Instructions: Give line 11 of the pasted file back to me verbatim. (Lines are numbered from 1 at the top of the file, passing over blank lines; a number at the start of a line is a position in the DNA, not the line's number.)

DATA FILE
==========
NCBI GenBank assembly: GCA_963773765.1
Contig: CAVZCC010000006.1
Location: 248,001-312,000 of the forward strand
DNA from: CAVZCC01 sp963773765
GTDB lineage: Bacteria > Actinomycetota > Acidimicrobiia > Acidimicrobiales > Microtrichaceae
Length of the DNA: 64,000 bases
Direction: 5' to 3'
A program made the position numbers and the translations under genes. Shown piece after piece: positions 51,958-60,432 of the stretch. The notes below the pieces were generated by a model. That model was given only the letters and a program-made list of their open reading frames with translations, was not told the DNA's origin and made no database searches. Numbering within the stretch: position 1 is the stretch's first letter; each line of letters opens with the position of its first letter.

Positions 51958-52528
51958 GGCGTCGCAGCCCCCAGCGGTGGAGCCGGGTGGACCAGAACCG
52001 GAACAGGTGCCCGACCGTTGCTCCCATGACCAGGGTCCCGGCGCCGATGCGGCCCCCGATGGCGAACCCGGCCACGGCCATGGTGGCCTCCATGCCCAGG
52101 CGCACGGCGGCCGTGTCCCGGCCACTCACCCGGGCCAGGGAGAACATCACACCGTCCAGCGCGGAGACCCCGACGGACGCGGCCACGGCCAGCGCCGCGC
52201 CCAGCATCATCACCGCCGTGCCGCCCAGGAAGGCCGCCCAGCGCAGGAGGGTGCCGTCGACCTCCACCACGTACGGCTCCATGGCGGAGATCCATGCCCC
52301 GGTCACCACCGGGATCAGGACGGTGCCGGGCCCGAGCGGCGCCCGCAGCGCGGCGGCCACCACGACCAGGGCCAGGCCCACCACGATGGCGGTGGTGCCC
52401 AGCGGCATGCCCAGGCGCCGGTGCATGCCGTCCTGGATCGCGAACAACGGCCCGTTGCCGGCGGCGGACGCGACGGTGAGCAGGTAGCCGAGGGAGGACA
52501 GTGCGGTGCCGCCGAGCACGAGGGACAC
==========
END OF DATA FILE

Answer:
52001 GAACAGGTGCCCGACCGTTGCTCCCATGACCAGGGTCCCGGCGCCGATGCGGCCCCCGATGGCGAACCCGGCCACGGCCATGGTGGCCTCCATGCCCAGG